updated 8/4/2004 6:18:07 PM ET 2004-08-04T22:18:07

Munich officials said Wednesday they are delaying plans to switch the city's 14,000 computers from Microsoft Corp.'s Windows software to the Linux operating system, citing potential patent risks.

The officials are worried a move to the open-source software could make Munich vulnerable to patent disputes under legislation pending before the European Union, a statement from city hall said.

In May, EU ministers reached initial agreement on a rule backed by large high-tech companies that would allow patents on software that is part of a mechanical device, such as a mobile phone.

That agreement omitted changes made last year by the European Parliament which were supported by smaller businesses and advocates of open-source software, setting the stage for a showdown when the rules are reconciled in the fall.

The city has delayed bidding for the basic system, but remains committed to the $42 million switch, the statement said.

Munich officials had announced last year they would switch to open-source software, saying they didn't want to depend on a single supplier. They had said the changeover would take until 2009.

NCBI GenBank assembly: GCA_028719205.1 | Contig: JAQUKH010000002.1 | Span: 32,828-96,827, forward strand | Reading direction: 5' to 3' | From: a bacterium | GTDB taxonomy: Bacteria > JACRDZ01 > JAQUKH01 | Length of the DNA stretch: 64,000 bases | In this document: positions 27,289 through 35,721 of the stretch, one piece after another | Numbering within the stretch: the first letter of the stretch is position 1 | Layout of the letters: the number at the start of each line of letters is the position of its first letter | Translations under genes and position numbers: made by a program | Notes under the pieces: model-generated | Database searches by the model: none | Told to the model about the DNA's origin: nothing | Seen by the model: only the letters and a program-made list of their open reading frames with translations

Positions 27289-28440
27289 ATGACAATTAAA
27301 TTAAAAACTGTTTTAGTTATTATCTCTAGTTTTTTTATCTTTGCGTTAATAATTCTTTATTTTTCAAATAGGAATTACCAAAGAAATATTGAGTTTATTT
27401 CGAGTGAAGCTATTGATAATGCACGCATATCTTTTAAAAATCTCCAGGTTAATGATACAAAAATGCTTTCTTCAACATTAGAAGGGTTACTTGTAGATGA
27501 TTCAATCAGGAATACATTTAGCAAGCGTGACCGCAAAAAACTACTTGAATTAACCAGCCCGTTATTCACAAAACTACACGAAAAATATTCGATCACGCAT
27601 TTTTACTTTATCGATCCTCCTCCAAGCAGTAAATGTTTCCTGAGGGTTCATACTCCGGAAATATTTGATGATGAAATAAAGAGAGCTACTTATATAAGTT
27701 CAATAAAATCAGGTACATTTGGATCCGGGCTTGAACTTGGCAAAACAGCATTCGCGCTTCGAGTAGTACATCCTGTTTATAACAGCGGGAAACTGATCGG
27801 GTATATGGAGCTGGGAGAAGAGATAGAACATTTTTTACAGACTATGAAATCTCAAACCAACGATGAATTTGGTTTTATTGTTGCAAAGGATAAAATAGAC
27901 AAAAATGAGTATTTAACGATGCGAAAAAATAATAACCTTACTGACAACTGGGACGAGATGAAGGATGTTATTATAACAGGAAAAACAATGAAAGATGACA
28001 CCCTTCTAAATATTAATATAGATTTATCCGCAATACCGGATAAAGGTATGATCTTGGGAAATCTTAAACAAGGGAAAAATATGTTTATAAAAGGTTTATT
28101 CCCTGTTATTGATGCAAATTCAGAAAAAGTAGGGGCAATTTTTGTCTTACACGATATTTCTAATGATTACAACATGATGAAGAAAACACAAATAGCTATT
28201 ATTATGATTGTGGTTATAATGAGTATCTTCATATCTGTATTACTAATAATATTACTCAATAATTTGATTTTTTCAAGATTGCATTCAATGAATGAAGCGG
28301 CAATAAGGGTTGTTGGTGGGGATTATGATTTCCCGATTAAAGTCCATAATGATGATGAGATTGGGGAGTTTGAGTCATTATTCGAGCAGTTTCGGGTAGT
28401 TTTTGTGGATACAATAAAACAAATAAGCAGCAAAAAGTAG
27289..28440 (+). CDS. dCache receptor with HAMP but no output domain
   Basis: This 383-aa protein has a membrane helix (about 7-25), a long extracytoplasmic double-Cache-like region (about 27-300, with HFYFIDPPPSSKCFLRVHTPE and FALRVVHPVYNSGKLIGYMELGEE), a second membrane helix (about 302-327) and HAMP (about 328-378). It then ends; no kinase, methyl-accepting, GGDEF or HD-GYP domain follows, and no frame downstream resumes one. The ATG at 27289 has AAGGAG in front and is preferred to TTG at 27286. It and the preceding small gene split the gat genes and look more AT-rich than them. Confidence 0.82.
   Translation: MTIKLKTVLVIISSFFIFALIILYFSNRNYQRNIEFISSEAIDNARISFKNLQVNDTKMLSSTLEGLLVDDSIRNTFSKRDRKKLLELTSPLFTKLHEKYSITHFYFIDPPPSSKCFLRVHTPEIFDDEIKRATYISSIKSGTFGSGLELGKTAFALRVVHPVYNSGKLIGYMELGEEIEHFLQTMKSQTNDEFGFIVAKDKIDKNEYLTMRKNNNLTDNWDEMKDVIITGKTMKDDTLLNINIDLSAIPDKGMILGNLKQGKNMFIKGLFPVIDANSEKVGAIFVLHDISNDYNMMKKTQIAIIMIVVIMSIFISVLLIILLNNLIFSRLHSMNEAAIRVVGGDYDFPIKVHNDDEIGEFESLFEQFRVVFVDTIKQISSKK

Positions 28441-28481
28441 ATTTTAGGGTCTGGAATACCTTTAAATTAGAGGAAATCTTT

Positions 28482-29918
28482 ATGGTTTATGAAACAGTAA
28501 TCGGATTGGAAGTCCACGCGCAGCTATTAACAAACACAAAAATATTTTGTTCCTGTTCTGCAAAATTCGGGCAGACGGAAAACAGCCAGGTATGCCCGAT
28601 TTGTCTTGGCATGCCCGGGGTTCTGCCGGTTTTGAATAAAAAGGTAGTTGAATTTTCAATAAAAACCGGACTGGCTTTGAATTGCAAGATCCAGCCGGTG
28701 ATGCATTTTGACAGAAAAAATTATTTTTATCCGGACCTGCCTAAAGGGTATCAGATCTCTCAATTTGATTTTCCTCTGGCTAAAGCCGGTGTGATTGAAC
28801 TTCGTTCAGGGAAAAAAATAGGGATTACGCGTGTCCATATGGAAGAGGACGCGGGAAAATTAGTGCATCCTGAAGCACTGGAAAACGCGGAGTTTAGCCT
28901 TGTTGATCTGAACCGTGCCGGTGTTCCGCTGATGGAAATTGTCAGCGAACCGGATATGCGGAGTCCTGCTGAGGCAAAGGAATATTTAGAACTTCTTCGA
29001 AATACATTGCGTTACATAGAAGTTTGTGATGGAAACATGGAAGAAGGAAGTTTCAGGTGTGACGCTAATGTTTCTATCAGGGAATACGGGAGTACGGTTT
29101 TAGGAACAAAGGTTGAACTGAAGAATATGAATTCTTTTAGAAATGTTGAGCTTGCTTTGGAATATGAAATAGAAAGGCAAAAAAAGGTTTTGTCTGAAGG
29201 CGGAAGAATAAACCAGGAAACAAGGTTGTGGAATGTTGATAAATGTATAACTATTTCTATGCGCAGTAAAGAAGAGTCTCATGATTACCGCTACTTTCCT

Unlike most commercial software, the underlying code in open-source software is freely available and can benefit from continual scrutiny and improvement by a community of programmers.

Proponents say that makes Linux more reliable and secure than proprietary products made by Microsoft and others -- a claim Microsoft disputes. (MSNBC is a Microsoft - NBC joint venture.)

Linux is available for free, but users generally work with companies such as International Business Machines Corp. and Novell Inc., who customize the operating system and package it with other applications and services.

Copyright 2004 The Associated Press. All rights reserved. This material may not be published, broadcast, rewritten or redistributed.

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